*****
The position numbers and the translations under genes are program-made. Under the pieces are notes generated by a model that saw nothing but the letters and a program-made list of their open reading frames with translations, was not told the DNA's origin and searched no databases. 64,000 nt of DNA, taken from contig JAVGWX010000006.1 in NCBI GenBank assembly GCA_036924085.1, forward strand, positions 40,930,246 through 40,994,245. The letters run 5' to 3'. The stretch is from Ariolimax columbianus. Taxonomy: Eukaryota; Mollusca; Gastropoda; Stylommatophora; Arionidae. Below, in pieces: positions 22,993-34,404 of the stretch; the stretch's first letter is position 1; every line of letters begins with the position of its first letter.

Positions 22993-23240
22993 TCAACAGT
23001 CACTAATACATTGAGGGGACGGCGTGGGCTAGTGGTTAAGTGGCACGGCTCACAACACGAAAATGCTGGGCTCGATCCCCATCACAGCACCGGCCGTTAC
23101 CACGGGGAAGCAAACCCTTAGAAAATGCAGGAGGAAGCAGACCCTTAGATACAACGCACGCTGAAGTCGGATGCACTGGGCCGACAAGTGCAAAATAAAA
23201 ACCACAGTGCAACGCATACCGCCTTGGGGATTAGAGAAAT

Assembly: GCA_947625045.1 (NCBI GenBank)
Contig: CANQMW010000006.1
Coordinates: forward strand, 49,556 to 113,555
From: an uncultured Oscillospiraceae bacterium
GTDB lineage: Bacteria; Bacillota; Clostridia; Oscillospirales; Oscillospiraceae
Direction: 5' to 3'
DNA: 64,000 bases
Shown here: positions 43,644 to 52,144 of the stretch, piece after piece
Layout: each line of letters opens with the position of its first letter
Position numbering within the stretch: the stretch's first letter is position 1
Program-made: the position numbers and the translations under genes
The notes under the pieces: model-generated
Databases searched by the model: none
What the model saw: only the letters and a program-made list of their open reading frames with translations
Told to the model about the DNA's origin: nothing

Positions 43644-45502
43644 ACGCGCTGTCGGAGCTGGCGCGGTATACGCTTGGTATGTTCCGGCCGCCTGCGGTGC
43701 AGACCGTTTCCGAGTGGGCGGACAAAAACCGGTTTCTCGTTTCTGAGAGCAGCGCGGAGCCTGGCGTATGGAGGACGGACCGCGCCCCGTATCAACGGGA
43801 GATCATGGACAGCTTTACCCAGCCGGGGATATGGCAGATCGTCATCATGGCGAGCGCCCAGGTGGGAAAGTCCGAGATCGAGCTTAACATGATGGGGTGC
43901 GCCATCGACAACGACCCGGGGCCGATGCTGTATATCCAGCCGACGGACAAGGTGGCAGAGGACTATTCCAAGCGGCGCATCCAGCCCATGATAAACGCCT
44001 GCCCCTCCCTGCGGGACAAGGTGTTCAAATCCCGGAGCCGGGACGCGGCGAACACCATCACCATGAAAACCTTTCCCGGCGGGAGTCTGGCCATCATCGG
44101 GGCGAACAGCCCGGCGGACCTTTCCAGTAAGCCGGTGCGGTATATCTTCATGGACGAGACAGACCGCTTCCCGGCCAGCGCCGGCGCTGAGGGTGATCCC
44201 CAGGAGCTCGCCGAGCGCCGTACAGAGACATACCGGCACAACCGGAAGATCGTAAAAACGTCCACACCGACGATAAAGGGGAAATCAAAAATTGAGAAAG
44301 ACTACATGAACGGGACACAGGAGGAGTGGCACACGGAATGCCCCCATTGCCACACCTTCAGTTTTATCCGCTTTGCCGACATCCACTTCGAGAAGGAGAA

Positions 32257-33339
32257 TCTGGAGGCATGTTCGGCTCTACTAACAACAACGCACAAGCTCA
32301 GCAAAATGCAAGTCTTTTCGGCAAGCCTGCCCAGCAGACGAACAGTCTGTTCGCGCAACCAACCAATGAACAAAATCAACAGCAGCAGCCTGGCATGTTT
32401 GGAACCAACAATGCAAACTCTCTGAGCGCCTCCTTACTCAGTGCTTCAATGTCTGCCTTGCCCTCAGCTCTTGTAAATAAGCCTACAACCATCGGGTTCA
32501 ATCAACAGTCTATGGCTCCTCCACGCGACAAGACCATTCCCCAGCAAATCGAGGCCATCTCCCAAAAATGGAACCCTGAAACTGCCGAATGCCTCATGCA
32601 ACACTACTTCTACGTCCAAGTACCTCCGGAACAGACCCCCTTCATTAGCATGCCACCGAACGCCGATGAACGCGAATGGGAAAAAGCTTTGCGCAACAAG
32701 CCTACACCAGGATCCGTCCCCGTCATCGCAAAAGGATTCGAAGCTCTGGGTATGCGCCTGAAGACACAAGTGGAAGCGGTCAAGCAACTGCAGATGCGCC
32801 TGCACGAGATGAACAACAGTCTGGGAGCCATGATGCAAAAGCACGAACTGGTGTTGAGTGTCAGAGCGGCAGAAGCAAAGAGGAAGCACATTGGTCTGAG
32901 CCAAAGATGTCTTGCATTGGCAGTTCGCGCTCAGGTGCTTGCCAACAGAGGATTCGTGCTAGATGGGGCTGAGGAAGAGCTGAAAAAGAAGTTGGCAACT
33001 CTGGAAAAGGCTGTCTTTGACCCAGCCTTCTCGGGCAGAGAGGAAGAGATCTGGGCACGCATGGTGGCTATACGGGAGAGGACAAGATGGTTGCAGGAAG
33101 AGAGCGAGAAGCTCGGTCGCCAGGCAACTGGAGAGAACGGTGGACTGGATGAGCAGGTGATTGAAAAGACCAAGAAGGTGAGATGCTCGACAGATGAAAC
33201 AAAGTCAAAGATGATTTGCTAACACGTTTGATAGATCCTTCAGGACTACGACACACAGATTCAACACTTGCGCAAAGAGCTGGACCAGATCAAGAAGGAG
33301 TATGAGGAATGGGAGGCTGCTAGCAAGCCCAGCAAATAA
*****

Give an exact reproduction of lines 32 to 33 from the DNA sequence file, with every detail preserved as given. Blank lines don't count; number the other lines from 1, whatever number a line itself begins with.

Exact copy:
32257 TCTGGAGGCATGTTCGGCTCTACTAACAACAACGCACAAGCTCA
32301 GCAAAATGCAAGTCTTTTCGGCAAGCCTGCCCAGCAGACGAACAGTCTGTTCGCGCAACCAACCAATGAACAAAATCAACAGCAGCAGCCTGGCATGTTT